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EU Nationals Will Have to Wear a Mask for Another Month While Flying to US, Authorities Announce

European citizens and all other passengers traveling to the United States will be required to continue to wear face masks on flights bound for the United States, as the country has extended the ban for another month.

The US Transportation Security Administration (TSA) has announced the extension of the federal mask mandate through April 18, based on a recommendation from the Centers for Disease Control and Prevention (CDC), reports.

This revised framework will be based on COVID-19 community levels, the risk of new variables, national data, and the latest science. “We will publicly notify any updates if and/or when they change,” an administration official said.

Although the majority of US states are easing restrictions on indoor masks, the requirement to have a face mask in indoor places will remain in place in three US states – Hawaii, Oregon and Washington, with the latter two planned to open soon, while measures in Aloha may take up to 26 March to be lifted.

As the majority of European Union member states have lifted their restrictions on US travelers, the US government continues to advise against non-essential travel to the 27-nation bloc, although it has eased procedures on the latter.

According to data from the US Centers for Disease Prevention and Control (CDC), all European countries, including attractive tourist destinations such as France, Spain and Portugal, currently have “level four: do not travel” advice. This advisory level represents the most stringent restriction on incoming and outgoing travelers. More specifically, this level means that unvaccinated and non-exempt travelers are advised not to take non-essential trips, indicating that tourism is not encouraged at this point.

As the United States continues to enforce stricter entry rules for the coronavirus, European countries are opening their borders to travelers, especially those who have been fully vaccinated.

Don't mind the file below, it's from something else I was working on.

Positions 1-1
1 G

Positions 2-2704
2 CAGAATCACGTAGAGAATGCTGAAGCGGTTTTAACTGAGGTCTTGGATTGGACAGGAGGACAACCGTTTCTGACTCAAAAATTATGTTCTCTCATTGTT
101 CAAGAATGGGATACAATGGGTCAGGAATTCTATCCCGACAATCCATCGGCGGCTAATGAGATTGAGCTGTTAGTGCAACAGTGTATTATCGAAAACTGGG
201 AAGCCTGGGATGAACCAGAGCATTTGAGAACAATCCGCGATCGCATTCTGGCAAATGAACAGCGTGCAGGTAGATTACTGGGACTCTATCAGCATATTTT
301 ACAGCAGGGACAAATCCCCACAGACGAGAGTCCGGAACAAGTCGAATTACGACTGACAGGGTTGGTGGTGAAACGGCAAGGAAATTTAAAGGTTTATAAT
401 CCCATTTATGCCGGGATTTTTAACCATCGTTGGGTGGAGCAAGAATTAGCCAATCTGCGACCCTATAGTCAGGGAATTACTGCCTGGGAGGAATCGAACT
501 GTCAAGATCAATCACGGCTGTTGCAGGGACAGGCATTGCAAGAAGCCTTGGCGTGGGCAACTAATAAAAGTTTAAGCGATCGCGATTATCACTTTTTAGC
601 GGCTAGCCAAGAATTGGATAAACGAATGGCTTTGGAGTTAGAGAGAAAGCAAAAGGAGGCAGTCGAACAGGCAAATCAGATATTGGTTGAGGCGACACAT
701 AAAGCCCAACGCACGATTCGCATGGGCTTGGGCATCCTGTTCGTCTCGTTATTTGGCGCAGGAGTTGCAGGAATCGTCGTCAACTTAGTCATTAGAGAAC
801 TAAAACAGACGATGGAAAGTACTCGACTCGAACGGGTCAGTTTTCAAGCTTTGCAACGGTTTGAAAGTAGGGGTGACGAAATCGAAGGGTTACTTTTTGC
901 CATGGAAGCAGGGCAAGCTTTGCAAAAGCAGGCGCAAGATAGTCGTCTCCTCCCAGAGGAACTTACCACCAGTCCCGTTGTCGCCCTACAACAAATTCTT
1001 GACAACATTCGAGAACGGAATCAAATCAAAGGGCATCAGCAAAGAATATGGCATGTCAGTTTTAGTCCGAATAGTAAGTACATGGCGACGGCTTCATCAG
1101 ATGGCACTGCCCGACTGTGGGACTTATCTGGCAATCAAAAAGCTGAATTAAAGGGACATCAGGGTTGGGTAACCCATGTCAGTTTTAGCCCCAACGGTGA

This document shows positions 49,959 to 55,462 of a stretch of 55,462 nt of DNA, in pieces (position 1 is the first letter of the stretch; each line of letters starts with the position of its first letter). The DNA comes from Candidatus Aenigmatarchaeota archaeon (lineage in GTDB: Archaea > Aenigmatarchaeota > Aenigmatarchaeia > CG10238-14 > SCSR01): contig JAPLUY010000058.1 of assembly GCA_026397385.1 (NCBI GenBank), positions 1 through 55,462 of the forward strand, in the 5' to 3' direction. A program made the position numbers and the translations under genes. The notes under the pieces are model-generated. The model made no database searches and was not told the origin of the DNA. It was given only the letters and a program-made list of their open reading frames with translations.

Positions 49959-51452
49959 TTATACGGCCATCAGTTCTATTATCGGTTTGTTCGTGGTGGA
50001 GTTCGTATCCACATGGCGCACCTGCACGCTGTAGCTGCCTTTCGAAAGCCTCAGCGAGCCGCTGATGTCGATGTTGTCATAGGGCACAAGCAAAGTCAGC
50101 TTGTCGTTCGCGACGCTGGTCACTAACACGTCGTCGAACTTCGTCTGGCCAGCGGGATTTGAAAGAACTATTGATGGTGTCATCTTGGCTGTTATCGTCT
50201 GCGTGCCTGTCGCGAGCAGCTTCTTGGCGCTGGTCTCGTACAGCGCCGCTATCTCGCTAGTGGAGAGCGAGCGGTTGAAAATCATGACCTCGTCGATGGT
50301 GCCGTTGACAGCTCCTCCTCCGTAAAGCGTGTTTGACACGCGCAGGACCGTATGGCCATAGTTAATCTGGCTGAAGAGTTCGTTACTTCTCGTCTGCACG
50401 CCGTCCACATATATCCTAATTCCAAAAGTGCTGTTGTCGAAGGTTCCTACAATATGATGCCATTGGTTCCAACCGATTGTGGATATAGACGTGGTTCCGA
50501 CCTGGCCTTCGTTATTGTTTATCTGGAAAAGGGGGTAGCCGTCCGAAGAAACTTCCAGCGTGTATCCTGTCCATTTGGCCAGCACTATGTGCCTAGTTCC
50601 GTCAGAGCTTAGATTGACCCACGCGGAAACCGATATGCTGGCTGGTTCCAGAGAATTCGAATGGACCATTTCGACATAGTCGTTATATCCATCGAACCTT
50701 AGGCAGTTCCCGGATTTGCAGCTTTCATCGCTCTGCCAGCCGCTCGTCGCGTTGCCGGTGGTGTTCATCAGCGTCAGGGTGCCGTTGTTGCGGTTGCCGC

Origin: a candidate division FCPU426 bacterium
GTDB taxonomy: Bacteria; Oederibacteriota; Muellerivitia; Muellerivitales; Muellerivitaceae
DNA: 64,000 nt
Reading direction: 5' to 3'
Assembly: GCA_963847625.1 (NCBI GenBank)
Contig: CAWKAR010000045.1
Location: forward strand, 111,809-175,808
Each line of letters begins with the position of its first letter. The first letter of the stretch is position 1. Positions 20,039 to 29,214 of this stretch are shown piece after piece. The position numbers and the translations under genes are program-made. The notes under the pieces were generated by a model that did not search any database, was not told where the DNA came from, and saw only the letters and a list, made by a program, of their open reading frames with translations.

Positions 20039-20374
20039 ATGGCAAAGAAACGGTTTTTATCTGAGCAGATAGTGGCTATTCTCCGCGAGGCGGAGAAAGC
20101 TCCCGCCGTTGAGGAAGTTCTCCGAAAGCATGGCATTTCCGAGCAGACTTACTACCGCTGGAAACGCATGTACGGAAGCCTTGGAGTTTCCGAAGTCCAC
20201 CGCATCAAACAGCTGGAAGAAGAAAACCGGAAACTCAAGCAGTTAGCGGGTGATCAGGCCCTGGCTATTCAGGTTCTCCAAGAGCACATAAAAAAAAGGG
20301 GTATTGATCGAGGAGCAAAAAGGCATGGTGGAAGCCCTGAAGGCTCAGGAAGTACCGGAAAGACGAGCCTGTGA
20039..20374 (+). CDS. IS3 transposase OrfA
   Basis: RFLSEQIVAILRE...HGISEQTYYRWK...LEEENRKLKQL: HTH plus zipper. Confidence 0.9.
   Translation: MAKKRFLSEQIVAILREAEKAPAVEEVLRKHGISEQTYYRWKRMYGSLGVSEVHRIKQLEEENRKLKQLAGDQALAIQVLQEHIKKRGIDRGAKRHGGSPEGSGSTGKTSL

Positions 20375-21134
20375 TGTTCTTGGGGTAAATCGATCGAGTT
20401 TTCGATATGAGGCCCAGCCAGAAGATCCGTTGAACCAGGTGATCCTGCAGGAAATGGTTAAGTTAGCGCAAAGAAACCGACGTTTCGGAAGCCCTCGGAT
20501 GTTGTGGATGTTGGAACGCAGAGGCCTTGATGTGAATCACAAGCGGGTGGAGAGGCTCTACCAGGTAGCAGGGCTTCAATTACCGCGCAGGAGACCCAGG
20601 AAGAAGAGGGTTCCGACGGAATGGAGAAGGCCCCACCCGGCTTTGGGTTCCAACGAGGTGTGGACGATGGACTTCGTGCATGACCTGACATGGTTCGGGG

Recently, Hungary and Ireland rescinded their entry rules for travelers, exempting them from requirements to present a valid vaccination, recovery or COVID-19 test certificate, as well as freedom from national COVID-19 restrictions, which can include curfews and serving alcoholic beverages over time.

With the exception of Hungary and Ireland, Iceland, Norway and Slovenia also raised entry rules and allowed everyone to enter, even those who had not been vaccinated against the virus.

Moreover, even countries with the strictest rules, such as Austria, have relaxed their domestic restrictions. From March 5, travelers will no longer be required to follow COVID-19 precautions, with the exception of wearing FFP2 masks when arriving on public transportation and essential stores, which will be the only measure that will remain in place until further notice.

Other countries, such as Germany and France, are also planning to relax their rules, with the French government announcing that it will partially cancel the requirement to obtain vaccination passports on March 14. Portugal, Greece, Italy and Spain, where it can set the pace for a successful summer season.

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